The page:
You may have seen the post box near the entrance to the Clonmethan graveyard. It is located set into a wall at the entrance to what was once the Rectory (now a private house). This post box is quite rare we believe, and below is a brief outline of its history.
The post box is rare in that in has both royal and Saorstát Éireann insignia. Looking at the post box (see photo above), the royal insignia are those of King Edward VII, who reigned from 22 January 1901 – 6 May 1910. Thus, this post box was installed within this period. Based on data from the UK’s Postal Museum, it is an Edward VII Type C wall box. This type of box was used from 1904-1910, and was supplied by W. T. Allen and Company, Lambeth Hill, London (who ceased business in 1955). W. T. Allen outsourced manufacture of these post boxes to James Maude & Co, of Mansfield. Thus, we can narrow down the installation of this box to sometime in the period 1904-1910.
Saorstát Éireann existed from 6 December 1922 – 29 December 1937, after which the Republic of Ireland was established. Saorstát Éireann assumed the various state services from the British over several years from 1922. In terms of postal services, it was not until 1925 that the transition was fully complete. During this time, the red British post boxes were painted green, with the letters S.E. (for Saorstát Éireann) painted on. It was not until 1928 that an insignia for Saorstát Éireann was agreed, at which point it could be applied to assorted items of the state, including post boxes.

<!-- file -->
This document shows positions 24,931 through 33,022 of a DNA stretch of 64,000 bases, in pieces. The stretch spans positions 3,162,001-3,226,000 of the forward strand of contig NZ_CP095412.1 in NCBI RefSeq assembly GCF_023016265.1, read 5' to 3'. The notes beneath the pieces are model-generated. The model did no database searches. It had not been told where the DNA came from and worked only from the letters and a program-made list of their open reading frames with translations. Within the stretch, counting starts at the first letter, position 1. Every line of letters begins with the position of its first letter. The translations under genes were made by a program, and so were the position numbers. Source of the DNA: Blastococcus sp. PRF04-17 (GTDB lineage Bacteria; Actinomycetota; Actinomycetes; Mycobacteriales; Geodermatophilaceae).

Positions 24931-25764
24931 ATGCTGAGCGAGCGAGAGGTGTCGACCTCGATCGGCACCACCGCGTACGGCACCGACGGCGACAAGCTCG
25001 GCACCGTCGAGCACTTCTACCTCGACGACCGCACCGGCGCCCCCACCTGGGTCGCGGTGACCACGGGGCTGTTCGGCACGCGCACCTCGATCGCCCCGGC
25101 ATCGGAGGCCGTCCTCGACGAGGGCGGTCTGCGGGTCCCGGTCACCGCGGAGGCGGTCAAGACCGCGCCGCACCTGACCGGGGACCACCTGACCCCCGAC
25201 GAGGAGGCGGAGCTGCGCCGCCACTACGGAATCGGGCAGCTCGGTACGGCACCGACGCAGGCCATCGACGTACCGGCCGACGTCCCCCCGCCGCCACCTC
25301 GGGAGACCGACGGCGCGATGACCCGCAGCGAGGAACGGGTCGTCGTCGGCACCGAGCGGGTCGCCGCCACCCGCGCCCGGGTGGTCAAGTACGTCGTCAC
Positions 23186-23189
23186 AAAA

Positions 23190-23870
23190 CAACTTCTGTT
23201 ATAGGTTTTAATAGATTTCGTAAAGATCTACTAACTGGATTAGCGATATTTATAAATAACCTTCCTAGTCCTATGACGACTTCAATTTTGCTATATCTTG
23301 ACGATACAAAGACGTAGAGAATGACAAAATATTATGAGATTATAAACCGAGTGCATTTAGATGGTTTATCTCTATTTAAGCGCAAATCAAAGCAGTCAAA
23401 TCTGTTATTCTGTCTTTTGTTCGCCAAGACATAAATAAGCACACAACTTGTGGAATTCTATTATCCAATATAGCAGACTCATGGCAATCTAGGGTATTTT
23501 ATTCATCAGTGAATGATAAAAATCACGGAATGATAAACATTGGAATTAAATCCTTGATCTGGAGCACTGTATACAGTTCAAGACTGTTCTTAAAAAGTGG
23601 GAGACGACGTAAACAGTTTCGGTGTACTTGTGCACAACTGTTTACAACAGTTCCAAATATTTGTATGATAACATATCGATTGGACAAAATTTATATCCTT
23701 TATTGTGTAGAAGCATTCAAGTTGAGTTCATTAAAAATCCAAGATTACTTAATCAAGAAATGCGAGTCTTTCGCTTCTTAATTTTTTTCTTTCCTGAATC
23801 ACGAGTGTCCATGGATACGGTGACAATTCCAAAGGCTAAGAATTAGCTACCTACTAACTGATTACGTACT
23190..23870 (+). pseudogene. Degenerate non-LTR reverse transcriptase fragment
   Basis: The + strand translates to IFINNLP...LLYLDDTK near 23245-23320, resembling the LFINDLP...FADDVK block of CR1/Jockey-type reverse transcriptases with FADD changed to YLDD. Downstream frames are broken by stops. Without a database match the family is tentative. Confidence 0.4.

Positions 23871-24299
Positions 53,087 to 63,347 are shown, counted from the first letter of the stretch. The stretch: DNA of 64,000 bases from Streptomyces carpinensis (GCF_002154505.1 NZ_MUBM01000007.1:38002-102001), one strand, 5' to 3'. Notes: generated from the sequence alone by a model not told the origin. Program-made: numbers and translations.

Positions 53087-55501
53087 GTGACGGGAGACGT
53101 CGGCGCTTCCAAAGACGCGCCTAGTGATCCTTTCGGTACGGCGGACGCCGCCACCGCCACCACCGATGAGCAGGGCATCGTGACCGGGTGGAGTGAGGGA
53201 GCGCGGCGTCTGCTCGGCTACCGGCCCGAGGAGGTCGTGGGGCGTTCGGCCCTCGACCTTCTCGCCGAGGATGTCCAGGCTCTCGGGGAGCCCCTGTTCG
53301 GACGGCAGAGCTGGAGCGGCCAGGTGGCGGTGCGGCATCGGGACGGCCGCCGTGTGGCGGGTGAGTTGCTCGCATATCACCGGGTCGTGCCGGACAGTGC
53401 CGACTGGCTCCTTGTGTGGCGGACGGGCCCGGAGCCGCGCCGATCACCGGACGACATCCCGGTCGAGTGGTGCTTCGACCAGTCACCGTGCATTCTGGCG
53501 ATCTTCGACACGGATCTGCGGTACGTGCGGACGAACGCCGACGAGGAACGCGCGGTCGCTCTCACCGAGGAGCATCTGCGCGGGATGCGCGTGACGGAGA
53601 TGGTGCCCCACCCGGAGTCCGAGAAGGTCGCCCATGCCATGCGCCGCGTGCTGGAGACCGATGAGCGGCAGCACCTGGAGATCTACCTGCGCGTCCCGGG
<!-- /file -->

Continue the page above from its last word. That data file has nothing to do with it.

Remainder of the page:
Ireland of the 1920s was agricultural, with little industry. Thus, despite the State wanting to source locally, fully replacing post boxes was not very feasible given the lack of iron foundries. According to a book by Stephen Ferguson, some foundries in Dublin, Athy, Wexford and Limerick were used to make post boxes over the years. In the case of the box at Clonmethan, either the door was replaced, or the S.E. insignia somehow attached. The door visually appears remarkably like the Class C box mentioned above, suggesting the latter may have been the case, but we cannot be certain.
The Department of Posts and Telegraphs (or P&T) existed from 1922 to until 1984 – when it was abolished and split into An Post and Telecom Eireann. Throughout this entire period, any newly installed post boxes typically carried the P&T symbol on the door, and most of the boxes with the S.E. insignia were replaced. In the case of Clonmethan, this did not happen. Thus, we have a post box with royal insignia dating it from 1904 to 1910, and a door dated from 1928-1937. We are not sure how many post boxes still have this dual provenance with the S.E. symbol intact, but to our best knowledge such boxes are quite rare.
Do post some letters if you are passing by, it will help keep the post box in active use in our community.